Appreciate that, but as I went on to say, would still prefer to see right away exactly what compounds teams are on, and really don't see it causing any concern or confusion for the casual viewer, or why others would want it dumbed down.


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PostPosted: Fri Mar 16, 2018 3:58 am 
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Exediron wrote:
sandman1347 wrote:
All the doom and gloom about a Mercedes walkover might be a bit premature. Apparently the tire-compound correction assumptions are a bit off the mark. The idea that there are bigger gaps in performance between the tires is not panning out. Toto Wolf said the following:

"What we have seen is that the steps in performance and in grip between the tyre compounds was relatively small," he said.

"Between medium and soft, soft and supersoft, supersoft and ultrasoft you could see tiny steps, between a tenth or two, sometimes no step at all.

Okay, so assuming that's true - and estimating the gap as a consistent 2/10 between each compound before Hypersoft, plus double for the Hyper - here is what we'd get:

MED 0.0 | SOFT -0.2 | SS -0.4 | US -0.6 | HS - 1.0

1. Ferrari - 1:17.182 (Hypersoft) = 1:17.182 (Corrected)
2. Red Bull - 1:18.327 (Supersoft) = 1:17.727 (Corrected)
3. Haas - 1:18.360 (Supersoft) = 1:17.760 (Corrected)
4. McLaren - 1:17.784 (Hypersoft) = 1:17.784 (Corrected)
5. Mercedes - 1:18.825 (Medium) = 1:17.825 (Corrected)
6. Toro Rosso - 1:18.363 (Hypersoft) = 1:18.363 (Corrected)
7. Williams - 1:19.189 (Soft) = 1:18.389 (Corrected)
8. Force India - 1:18.967 (Hypersoft) = 1:18.967 (Corrected)
9. Renault - 1:20.042 (Medium) = 1:19.042 (Corrected)
10. Sauber - 1:19.118 (Hypersoft) = 1:19.118 (Corrected)

Those numbers are just about as dubious as the original corrections, predicting Mercedes as 5th fastest and Ferrari 6 tenths clear of the field.

The other possibility is that no-one pushed flat out except for Haas and maybe Ferrari.

This doesn’t explain the disparity in long run pace though, which is what spawned all the doom and gloom articles not the low fuel runs. Almost everyone has ignored those.


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PostPosted: Fri Mar 16, 2018 5:34 am 
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bonecrasher wrote:
This doesn’t explain the disparity in long run pace though, which is what spawned all the doom and gloom articles not the low fuel runs. Almost everyone has ignored those.

Fair enough, but why are we assuming they were flat-out on the long runs either? They could easily have been holding something in reserve, and it seems pretty likely that some teams did. The race sims that teams do in FP2 aren't perfect predictors for their race pace the very same weekend, so I don't think there's any reason to take it as gospel in pre-season testing.

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PostPosted: Fri Mar 16, 2018 7:13 am 
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Exediron wrote:
Okay, so assuming that's true - and estimating the gap as a consistent 2/10 between each compound before Hypersoft, plus double for the Hyper - here is what we'd get:

MED 0.0 | SOFT -0.2 | SS -0.4 | US -0.6 | HS - 1.0

1. Ferrari - 1:17.182 (Hypersoft) = 1:17.182 (Corrected)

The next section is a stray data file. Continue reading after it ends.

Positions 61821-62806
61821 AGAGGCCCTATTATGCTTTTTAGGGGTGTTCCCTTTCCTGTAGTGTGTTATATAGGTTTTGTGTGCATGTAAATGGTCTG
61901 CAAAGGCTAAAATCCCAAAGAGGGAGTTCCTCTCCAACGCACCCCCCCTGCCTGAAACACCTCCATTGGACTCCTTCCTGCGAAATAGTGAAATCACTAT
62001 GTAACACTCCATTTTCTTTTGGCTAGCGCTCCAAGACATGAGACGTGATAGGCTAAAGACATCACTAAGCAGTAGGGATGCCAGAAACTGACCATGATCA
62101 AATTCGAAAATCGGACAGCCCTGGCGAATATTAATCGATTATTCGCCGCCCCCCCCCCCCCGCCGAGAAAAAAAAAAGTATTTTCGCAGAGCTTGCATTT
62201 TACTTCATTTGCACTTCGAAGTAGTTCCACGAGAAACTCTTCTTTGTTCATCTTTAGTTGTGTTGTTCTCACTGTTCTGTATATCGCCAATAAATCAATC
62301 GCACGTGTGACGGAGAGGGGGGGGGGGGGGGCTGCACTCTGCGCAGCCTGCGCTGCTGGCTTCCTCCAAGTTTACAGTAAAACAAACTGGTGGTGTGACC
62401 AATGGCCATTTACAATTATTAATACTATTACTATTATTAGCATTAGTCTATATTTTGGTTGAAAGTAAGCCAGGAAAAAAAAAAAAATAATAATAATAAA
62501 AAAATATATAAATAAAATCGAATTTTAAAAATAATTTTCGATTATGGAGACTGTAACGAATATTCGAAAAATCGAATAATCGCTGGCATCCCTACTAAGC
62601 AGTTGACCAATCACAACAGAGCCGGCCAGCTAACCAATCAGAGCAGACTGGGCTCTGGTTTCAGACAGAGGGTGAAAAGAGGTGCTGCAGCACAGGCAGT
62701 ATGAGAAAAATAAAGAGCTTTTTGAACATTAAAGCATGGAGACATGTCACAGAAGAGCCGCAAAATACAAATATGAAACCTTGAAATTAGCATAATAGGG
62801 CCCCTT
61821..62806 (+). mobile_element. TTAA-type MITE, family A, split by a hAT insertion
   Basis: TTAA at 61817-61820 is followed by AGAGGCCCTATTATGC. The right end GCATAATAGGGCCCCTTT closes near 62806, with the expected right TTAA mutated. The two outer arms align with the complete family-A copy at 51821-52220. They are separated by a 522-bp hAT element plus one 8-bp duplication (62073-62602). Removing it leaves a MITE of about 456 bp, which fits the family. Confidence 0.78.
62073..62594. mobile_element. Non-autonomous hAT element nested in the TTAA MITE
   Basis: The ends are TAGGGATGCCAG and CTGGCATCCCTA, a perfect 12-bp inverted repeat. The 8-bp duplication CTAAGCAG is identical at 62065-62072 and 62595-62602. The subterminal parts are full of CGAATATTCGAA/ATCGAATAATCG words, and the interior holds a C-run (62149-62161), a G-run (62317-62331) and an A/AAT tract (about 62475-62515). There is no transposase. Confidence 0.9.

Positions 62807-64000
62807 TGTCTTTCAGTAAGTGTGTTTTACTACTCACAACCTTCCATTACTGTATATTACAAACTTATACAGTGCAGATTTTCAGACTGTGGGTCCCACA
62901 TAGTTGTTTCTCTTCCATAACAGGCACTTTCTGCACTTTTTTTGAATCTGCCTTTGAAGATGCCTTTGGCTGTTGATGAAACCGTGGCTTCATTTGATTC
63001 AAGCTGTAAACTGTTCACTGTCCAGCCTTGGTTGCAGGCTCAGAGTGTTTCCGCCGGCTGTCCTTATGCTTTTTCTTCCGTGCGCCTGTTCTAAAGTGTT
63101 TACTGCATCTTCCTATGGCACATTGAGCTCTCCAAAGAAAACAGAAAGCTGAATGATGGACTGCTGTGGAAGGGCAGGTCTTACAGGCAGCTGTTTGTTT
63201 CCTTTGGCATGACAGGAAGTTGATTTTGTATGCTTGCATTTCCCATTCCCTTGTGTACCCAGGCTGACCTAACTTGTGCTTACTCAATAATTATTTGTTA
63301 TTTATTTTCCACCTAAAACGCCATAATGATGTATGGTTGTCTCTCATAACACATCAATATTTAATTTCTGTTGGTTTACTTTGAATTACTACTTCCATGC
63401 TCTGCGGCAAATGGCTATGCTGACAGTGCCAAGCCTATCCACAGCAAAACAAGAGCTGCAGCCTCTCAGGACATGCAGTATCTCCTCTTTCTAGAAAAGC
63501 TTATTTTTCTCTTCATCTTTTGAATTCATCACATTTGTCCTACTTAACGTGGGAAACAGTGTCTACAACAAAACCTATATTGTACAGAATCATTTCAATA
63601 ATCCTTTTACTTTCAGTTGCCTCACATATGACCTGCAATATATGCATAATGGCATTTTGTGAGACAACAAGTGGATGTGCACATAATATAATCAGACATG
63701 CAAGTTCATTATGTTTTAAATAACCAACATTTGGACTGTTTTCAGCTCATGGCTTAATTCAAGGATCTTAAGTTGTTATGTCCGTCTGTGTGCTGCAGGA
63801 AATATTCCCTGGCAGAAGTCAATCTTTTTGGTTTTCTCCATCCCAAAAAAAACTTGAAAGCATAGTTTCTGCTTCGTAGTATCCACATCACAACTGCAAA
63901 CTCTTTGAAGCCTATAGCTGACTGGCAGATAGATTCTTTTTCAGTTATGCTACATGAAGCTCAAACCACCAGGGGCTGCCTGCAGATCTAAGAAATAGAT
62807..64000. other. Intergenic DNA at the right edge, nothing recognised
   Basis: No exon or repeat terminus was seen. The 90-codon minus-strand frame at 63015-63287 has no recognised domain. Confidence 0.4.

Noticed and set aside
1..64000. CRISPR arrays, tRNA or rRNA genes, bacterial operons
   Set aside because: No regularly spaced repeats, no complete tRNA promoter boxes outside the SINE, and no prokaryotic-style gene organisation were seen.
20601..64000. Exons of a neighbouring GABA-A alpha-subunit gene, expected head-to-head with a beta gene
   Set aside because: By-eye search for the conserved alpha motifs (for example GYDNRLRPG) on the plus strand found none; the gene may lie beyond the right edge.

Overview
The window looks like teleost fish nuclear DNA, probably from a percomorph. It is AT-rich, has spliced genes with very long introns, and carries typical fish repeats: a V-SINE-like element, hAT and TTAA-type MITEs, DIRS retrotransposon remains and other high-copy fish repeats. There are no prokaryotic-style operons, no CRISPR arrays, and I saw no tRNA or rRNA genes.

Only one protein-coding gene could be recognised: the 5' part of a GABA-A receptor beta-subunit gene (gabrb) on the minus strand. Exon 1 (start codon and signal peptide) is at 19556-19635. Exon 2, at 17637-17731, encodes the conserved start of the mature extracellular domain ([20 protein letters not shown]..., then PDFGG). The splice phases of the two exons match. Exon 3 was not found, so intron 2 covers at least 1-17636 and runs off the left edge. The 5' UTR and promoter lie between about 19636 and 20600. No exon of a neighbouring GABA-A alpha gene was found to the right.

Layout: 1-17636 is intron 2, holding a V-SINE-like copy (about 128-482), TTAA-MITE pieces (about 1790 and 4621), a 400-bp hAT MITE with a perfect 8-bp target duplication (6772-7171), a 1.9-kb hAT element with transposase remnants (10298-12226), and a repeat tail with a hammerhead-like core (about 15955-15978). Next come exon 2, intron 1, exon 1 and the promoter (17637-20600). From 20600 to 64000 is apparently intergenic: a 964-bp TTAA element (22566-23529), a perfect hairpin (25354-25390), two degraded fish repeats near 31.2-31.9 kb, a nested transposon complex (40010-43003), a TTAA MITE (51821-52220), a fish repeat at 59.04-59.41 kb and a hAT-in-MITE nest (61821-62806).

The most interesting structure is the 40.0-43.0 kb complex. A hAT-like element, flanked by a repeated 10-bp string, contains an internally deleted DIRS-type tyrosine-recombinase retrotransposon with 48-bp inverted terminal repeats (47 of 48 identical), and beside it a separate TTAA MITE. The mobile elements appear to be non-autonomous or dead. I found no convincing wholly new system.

2. Red Bull - 1:18.327 (Supersoft) = 1:17.727 (Corrected)
3. Haas - 1:18.360 (Supersoft) = 1:17.760 (Corrected)
4. McLaren - 1:17.784 (Hypersoft) = 1:17.784 (Corrected)
5. Mercedes - 1:18.825 (Medium) = 1:17.825 (Corrected)
6. Toro Rosso - 1:18.363 (Hypersoft) = 1:18.363 (Corrected)
7. Williams - 1:19.189 (Soft) = 1:18.389 (Corrected)
8. Force India - 1:18.967 (Hypersoft) = 1:18.967 (Corrected)
9. Renault - 1:20.042 (Medium) = 1:19.042 (Corrected)
10. Sauber - 1:19.118 (Hypersoft) = 1:19.118 (Corrected)

Black_Flag_11 wrote:
Top times by team - Tyre corrected
Image

I figured an average of these two 'corrections' might give a more accurate picture [assuming neither Pirelli nor Mercedes called the time difference right - Pirelli to exaggerate the versatility of their tyre development, Mercedes possibly as mind games for the opposition given how they performed on harder tyres] but mainly just out of mild interest.

This is the result I came up with:

1 - Mercedes - 1:17.025
2 - Ferrari - 1:17.182
3 - Red Bull - 1:17.327
4 - Haas - 1:17.360
5 - McLaren - 1:17.784
6 - Williams - 1:17.889
7 - Renault - 1:18.242
8 - Toro Rosso - 1:18.363
9 - Force India - 1:18.967
10 - Sauber - 1:19.118

Haas and Force India seem out of place but it's not like huge performance swings have never happened before.

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PostPosted: Fri Mar 16, 2018 7:20 am 
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An interesting quote from Bottas, on the subject of the Hypersoft tyre (full article on Autosport):

Quote:
Pirelli's hypersoft appeared in Abu Dhabi in the post-season test last November, and Bottas said that offered sufficient opportunity to try the new-for-2018 compound.

He agreed with Wolff that the life of the tyres made it an irrelevant one to test on in Spain, claiming "they would only last one lap" on a high-energy circuit such as Barcelona.

So if Bottas (who presumably is privy to Mercedes' tyre data) says that the Hypersoft will only last one lap, either a) Mercedes has terrible soft tyre management, or b) the Hypersoft runners were definitely not pushing, since many of those times were set on runs with multiple flying laps of similar speed.